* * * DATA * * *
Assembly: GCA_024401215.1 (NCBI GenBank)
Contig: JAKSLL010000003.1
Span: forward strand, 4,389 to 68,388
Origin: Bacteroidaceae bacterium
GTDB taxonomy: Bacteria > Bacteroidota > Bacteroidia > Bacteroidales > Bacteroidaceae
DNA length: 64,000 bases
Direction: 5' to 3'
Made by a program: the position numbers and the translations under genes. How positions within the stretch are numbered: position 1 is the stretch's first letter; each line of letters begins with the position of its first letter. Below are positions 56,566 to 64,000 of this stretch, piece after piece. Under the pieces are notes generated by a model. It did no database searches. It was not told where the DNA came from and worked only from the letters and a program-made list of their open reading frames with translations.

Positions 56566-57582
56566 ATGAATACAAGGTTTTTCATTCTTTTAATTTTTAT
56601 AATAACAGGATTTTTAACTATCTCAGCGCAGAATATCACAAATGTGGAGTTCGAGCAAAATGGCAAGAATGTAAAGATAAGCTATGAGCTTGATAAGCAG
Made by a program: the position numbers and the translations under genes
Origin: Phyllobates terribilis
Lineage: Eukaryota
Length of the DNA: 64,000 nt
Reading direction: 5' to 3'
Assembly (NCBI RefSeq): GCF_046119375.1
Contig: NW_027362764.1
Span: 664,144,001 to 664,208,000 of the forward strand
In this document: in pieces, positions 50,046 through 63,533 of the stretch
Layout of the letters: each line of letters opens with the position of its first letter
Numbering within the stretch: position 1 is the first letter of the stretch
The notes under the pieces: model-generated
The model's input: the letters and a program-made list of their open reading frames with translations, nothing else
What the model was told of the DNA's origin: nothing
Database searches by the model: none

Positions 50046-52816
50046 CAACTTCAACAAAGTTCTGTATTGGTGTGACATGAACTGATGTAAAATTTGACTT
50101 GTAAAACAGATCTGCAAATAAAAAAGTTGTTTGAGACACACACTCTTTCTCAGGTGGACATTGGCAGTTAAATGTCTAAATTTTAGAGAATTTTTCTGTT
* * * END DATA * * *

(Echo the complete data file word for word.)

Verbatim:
Assembly: GCA_024401215.1 (NCBI GenBank)
Contig: JAKSLL010000003.1
Span: forward strand, 4,389 to 68,388
Origin: Bacteroidaceae bacterium
GTDB taxonomy: Bacteria > Bacteroidota > Bacteroidia > Bacteroidales > Bacteroidaceae
DNA length: 64,000 bases
Direction: 5' to 3'
Made by a program: the position numbers and the translations under genes. How positions within the stretch are numbered: position 1 is the stretch's first letter; each line of letters begins with the position of its first letter. Below are positions 56,566 to 64,000 of this stretch, piece after piece. Under the pieces are notes generated by a model. It did no database searches. It was not told where the DNA came from and worked only from the letters and a program-made list of their open reading frames with translations.

Positions 56566-57582
56566 ATGAATACAAGGTTTTTCATTCTTTTAATTTTTAT
56601 AATAACAGGATTTTTAACTATCTCAGCGCAGAATATCACAAATGTGGAGTTCGAGCAAAATGGCAAGAATGTAAAGATAAGCTATGAGCTTGATAAGCAG
Made by a program: the position numbers and the translations under genes
Origin: Phyllobates terribilis
Lineage: Eukaryota
Length of the DNA: 64,000 nt
Reading direction: 5' to 3'
Assembly (NCBI RefSeq): GCF_046119375.1
Contig: NW_027362764.1
Span: 664,144,001 to 664,208,000 of the forward strand
In this document: in pieces, positions 50,046 through 63,533 of the stretch
Layout of the letters: each line of letters opens with the position of its first letter
Numbering within the stretch: position 1 is the first letter of the stretch
The notes under the pieces: model-generated
The model's input: the letters and a program-made list of their open reading frames with translations, nothing else
What the model was told of the DNA's origin: nothing
Database searches by the model: none

Positions 50046-52816
50046 CAACTTCAACAAAGTTCTGTATTGGTGTGACATGAACTGATGTAAAATTTGACTT
50101 GTAAAACAGATCTGCAAATAAAAAAGTTGTTTGAGACACACACTCTTTCTCAGGTGGACATTGGCAGTTAAATGTCTAAATTTTAGAGAATTTTTCTGTT